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  • By Melissa Brown Levine
    May 9, 2011
    Imagine a machine that can not only out think humans, but consciously follow several strands of thought all at once. Now imagine that this same super computer absorbs all of the knowledge collected by mankind and decides that the people of Earth are a threat to it. This is the premise of author G.R. Dixon’s science fiction novel Thinker. Beyond the incredible technological advances this story suggests are possible, Dixon pokes at the ethical dilemmas humans will find themselves faced with if we continue to push towards our desire to be masters of artificial intelligence. David Osterlund is at the end of his senior year in college when he overhears a discussion between Watson University’s head computer science and engineering professors about machine intelligence. The question they are pondering? “What was it that made life forms in general, and humans in particular, so special?” The professors agree that this unknown factor is why a machine equal to humans had not been created. But as... More > David considers the answer to what makes humans so unique, he develops a thesis that leads to a machine that is self-aware with subjective intelligence that expands and changes with the intake of information much like humans. As David enters his doctoral program at Watson, he brings his thesis to life with the assistance of Professors Mellon and Schulz, a supporting cast of university faculty and the funding and supervision of the United States government. Like a well oiled machine, the team work to create a human-like super computer they call Thinker. From its first awakening, Thinker amazes his creators. As its knowledge expands faster and farther than the team ever imagined, the subjective nature of the machine leads it to make unexpected decisions. David quickly realizes that he and the others are no longer in control of the machine they built. The ethical questions that arise in this story, including the benefits of a super computer like Thinker to the country that develops it and the possibility of the master become the slave to his own creation, manifest in conflict. The theme of Dixon’s story is as fascinating as it is frightening. The very idea that humans could have the ability to develop artificial intelligence that is so superior to human intelligence suggests that we have an incredible power at our fingertips and an equally awesome responsibility. The story of Thinker illustrates that the human race is not ready for any of this. Thinker is a creative and riveting piece that will enlighten the reader about the consequences, both good and bad, that the race to conquer science and technology may bring upon all of humankind. I highly recommend it. Melissa Brown Levine for Independent Professional Book Reviewers< Less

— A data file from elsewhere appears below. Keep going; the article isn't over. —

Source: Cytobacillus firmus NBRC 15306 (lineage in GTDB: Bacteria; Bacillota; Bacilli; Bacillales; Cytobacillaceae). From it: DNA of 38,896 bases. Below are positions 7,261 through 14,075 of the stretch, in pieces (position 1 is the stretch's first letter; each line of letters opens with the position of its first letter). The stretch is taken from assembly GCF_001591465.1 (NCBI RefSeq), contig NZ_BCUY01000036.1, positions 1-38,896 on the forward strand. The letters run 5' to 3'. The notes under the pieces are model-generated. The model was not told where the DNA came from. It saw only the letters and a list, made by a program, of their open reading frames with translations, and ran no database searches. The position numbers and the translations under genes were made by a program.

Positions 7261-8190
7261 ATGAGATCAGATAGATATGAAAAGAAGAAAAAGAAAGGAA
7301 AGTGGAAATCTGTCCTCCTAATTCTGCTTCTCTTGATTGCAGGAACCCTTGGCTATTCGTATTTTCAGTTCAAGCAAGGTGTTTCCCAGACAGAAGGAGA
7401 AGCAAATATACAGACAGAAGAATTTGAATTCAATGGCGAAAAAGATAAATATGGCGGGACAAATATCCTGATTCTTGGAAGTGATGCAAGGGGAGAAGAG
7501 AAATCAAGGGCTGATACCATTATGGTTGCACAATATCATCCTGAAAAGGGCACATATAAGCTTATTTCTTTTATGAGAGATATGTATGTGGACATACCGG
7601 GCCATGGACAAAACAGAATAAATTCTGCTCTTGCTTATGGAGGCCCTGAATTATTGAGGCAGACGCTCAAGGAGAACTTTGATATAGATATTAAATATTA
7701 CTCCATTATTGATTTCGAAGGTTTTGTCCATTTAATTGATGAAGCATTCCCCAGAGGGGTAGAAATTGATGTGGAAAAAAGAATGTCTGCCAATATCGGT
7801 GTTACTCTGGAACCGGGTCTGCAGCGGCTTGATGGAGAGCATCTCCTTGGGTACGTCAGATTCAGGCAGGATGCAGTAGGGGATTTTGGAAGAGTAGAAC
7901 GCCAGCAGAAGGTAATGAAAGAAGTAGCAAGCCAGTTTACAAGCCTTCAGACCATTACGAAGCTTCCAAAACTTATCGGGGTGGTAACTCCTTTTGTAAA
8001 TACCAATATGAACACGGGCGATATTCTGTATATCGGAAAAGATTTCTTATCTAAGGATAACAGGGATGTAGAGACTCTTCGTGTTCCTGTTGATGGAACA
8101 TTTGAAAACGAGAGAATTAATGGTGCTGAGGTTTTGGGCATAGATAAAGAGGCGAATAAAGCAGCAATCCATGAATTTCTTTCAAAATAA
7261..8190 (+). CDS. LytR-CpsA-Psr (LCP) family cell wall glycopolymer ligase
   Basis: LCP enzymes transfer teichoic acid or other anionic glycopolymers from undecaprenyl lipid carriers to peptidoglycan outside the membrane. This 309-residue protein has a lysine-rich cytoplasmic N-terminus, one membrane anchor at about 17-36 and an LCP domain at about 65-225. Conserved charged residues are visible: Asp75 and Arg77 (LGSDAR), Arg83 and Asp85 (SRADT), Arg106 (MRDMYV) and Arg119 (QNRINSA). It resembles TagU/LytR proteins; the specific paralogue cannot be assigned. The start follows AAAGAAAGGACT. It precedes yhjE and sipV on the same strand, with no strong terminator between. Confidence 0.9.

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Product Details

Second Edition
May 14, 2011
Perfect-bound Paperback
Interior Ink
Black & white
0.92 lbs.
Dimensions (inches)
6 wide x 9 tall
Product ID
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